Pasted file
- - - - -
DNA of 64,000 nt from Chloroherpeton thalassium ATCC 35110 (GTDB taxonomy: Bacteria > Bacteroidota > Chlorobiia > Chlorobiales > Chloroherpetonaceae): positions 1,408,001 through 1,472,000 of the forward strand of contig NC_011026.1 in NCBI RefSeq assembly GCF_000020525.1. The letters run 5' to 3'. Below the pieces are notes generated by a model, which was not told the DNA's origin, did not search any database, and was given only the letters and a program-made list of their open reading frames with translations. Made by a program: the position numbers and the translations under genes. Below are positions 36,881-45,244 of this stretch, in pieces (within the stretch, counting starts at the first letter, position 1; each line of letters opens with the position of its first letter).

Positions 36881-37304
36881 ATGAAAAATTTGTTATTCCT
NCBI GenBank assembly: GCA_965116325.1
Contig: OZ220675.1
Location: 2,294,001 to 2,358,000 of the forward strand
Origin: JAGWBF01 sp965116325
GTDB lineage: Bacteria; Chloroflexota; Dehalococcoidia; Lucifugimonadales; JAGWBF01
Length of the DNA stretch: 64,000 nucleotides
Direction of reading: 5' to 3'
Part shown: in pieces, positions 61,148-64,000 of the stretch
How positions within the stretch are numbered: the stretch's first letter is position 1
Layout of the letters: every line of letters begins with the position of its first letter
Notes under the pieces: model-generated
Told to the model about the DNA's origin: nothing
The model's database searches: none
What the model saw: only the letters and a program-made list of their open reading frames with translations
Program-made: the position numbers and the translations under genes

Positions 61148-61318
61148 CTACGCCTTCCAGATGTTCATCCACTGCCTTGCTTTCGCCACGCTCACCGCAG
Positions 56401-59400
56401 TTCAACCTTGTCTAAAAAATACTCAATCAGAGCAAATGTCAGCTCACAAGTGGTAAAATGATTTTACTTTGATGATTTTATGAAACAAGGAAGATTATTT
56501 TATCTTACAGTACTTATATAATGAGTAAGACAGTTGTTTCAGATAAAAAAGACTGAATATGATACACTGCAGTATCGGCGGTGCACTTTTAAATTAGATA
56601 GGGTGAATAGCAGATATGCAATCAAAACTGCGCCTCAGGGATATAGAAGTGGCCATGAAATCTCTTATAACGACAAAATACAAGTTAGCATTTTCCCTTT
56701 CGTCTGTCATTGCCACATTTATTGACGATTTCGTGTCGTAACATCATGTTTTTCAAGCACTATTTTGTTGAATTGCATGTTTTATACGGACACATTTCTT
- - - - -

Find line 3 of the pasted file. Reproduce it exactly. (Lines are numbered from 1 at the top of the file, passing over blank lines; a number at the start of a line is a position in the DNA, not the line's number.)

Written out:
36881 ATGAAAAATTTGTTATTCCT